11. 11. TECHNIQUES OF SCIENTIFIC MANAGEMENT Production Incharge: Speed boss: •He is responsible for ensuring the work is done well on time. •To get the work completed in time, he examines that all the workers are performing their job at the required speed. Gang boss: • He is responsible for arranging and keeping tools, machines and materials ready for operation. Repair boss: •He is responsible to ensure the proper working condition of the machine and tools. Inspector: • He is responsible for the quality of work. He brings a quality consciousness to the mind of workers.
  12. 12. TECHNIQUES OF SCIENTIFIC MANAGEMENT STANDARDIZATION AND SIMPLIFICATION  Standardization means fixing standards for everything.  To attain standard production, the standard of performance is established for the workers.  Standard of work means standard set for material, machine method, and condition of work.  Simplification refers to eliminating unnecessary varieties, sizes, and grades of the product.  It results in saving the cost of labour, cost of machines, and tools. It also brings economy in turnover and operation.  It facilitates better control of activities.
  13. 13. TECHNIQUES OF SCIENTIFIC MANAGEMENT WORK STUDY:  Work-study means systematic and critical assessment of all the operational functions in the organization.  The main objective of the work-study is to improve efficiency by making optimum utilization of resources.  Taylor believes that efficiency can be increased endlessly. He advised work-study to improve efficiency. He has divided his work-study into four parts: Method Study:  It is a concern with finding ‘one best way’ of doing a job.  The main aim of this technique is to improve work methods to minimize the cost of products and maximize the satisfaction of customers.  The search for the best method starts from the procurement of raw materials and continues till the final product is delivered to the customer.  For example, raw materials should be stored near the place of production to avoid unnecessary wastage of time and money in transporting goods to the place of
  14. 14. TECHNIQUES OF SCIENTIFIC MANAGEMENT Fatigue Study:  It refers to determining the amount and frequency of rest intervals required in completing a work.  Fatigue means tiredness from physical and mental work.  Taylor suggested that a person gets tired when he works continuously without a break. So, he must be provided with a rest interval to regain his lost stamina.  Fatigue study also helps in maintaining the operational efficiency of the worker.  The amount and frequency of rest intervals should be decided through a fatigue study and not randomly. The fatigue study is conducted by observing workers while performing the job.  It is also helpful to find out, how long a person can work without having any adverse effect on his health.
  15. 15. TECHNIQUES OF SCIENTIFIC MANAGEMENT DIFFERENTIAL PRICE WAGE SYSTEM:  This is a system in which efficient and inefficient workers are paid at different rates.  According to Taylor, financial incentives act as a motivator.  So, Taylor developed the concept of a differential piece wage system. In this technique, incentives are directly linked with productivity.  Under this technique, first of all, a standard task is established, and then two rates are fixed.  Higher rates for those workers who produce more than the standard, and a low rate for those workers who do not produce above or equal to the standard. MENTAL REVOLUTION:  It means a total change in the attitude of workers and management towards one another from competition to cooperation.  Both should realize that they require one another, and both of them should aim to increase their profit.  Mental revolution requires that management should create suitable working conditions, and they should do their work with full devotion.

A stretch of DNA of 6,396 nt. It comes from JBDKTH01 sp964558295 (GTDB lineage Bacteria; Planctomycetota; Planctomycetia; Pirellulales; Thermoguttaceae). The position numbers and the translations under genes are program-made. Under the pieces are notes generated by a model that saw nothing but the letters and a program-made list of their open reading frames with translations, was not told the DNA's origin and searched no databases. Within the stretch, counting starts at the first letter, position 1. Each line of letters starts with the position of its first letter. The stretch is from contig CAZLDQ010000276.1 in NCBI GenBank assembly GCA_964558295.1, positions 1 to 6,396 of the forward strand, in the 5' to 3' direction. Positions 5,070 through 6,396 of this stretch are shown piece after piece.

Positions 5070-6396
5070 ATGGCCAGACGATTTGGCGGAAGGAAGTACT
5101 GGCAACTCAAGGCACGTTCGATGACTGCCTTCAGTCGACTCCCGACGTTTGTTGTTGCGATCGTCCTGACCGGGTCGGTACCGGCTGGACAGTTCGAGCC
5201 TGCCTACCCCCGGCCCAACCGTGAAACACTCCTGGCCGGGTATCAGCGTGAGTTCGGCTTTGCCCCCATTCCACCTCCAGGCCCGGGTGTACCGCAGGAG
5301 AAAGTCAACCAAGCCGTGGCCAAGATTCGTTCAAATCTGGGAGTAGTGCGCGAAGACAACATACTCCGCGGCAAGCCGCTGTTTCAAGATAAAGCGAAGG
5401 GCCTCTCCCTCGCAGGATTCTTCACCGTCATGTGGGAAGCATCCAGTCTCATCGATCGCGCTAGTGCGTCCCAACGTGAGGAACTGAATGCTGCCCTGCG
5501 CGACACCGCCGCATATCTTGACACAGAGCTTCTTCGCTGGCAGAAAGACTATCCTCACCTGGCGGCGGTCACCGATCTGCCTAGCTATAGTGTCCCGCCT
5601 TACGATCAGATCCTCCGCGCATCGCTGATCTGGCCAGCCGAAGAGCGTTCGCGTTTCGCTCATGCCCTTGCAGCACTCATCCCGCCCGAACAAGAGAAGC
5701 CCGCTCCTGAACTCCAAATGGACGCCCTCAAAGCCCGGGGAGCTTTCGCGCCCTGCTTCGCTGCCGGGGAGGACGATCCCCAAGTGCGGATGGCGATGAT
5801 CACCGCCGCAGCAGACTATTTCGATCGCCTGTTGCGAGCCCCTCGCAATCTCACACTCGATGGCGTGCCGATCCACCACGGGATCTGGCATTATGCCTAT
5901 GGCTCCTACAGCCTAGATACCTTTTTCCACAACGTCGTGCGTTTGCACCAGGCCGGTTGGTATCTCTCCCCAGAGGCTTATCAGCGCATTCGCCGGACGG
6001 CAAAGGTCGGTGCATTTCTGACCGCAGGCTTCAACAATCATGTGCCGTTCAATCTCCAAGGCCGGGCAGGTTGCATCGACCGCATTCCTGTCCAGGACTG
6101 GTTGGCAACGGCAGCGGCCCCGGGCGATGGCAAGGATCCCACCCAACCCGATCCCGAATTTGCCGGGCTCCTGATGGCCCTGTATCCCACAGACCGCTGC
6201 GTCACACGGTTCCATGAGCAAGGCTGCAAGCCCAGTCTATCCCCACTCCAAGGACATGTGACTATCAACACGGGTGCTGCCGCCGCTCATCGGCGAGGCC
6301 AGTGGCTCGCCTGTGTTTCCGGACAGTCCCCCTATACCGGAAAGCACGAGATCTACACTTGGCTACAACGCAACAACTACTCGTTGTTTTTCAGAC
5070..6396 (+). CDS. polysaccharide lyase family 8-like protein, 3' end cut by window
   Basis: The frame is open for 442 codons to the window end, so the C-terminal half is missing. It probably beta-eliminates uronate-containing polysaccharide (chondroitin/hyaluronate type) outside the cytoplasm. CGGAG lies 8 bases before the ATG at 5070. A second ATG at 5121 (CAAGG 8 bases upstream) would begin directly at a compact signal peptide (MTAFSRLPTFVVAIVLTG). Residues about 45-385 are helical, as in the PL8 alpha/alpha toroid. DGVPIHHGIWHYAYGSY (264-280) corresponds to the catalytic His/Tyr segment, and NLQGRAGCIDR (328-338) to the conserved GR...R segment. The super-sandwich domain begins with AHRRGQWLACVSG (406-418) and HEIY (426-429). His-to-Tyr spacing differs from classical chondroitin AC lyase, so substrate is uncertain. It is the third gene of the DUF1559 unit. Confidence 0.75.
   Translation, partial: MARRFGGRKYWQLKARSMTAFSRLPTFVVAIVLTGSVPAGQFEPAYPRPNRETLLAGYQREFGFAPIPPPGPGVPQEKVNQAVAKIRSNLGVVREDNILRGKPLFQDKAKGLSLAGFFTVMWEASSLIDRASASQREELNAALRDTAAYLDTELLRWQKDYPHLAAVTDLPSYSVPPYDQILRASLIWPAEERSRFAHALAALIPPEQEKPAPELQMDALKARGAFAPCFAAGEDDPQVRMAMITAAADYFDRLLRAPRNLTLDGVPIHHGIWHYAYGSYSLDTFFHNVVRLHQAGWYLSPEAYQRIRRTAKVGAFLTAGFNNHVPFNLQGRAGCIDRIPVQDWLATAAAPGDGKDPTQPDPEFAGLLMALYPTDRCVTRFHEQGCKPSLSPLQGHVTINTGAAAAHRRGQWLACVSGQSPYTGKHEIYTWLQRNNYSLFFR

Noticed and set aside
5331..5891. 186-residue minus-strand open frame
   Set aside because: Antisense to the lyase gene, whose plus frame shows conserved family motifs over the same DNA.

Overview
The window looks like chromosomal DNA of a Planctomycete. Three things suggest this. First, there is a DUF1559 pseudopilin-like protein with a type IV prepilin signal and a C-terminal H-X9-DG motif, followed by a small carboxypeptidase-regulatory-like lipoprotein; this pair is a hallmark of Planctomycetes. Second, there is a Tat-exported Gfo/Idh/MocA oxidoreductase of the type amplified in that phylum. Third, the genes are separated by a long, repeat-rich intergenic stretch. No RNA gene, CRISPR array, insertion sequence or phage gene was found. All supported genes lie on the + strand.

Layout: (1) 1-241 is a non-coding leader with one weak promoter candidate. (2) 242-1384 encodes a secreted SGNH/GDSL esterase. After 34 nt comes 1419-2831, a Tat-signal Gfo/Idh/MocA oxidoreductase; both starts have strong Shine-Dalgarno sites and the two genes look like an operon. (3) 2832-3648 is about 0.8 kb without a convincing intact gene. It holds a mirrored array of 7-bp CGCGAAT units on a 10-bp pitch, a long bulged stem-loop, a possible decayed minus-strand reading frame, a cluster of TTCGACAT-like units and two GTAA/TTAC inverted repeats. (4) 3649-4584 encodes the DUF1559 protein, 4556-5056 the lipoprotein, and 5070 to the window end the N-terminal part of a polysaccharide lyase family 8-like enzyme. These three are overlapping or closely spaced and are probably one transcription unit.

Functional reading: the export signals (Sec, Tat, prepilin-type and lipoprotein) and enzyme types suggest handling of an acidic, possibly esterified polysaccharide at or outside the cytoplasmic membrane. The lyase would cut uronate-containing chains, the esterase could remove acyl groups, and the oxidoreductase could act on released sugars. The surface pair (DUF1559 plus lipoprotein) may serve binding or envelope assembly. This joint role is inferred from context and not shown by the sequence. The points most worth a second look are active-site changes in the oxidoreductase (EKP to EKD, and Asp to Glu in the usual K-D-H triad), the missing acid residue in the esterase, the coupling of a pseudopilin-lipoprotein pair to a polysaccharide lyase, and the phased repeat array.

16. 16. FEATURES OF SCIENTIFIC MANAGEMENT Systematic Approach:  Scientific management is a systematic approach to management and its use ensures that all activities are completed in a systematic and scientific manner. Brings Complete Mental Change:  Scientific management brings about a complete mental change both in the owners as well as the employees of the organisation.  Both the parties start aiming for more and better production targets rather than merely chasing higher profits.  They are able to comprehend that increased and better production will automatically result in higher profits which will benefit both the parties. Discards Traditional Management:  The approach of scientific management completely discards traditional management.  It calls for the discarding of old techniques and adoption of new and modern techniques, with the aim of improving the efficiency of employees.
  17. 17. CONCLUSION  Thus, the works of Taylor and those following the scientific management school led the standardisation of work and put the concepts of productivity and efficiency into practice.  Labour productivity, no doubt, increased but scientific management also helped to create boredom, dissatisfaction and alienation of the workers.  The development of the scientific management led by Frederick Taylor earlier last century has a clear and direct influence on the development of both operations management and operations research.  Moreover, that influence is not static, but rather a dynamic influence.  Cleary, the scientific management is not considered a collection of techniques, “but rather an approach to management founded on a commitment to science and friendly cooperation” (Nyland, 1996, P.985).  Furthermore Taylor argues that if these two elements, the commitment to science and the friendly cooperation are not adhered to by any organization, then he says that those organizations must not be recognized as being managed scientifically.
  18. 18. THANK YOU!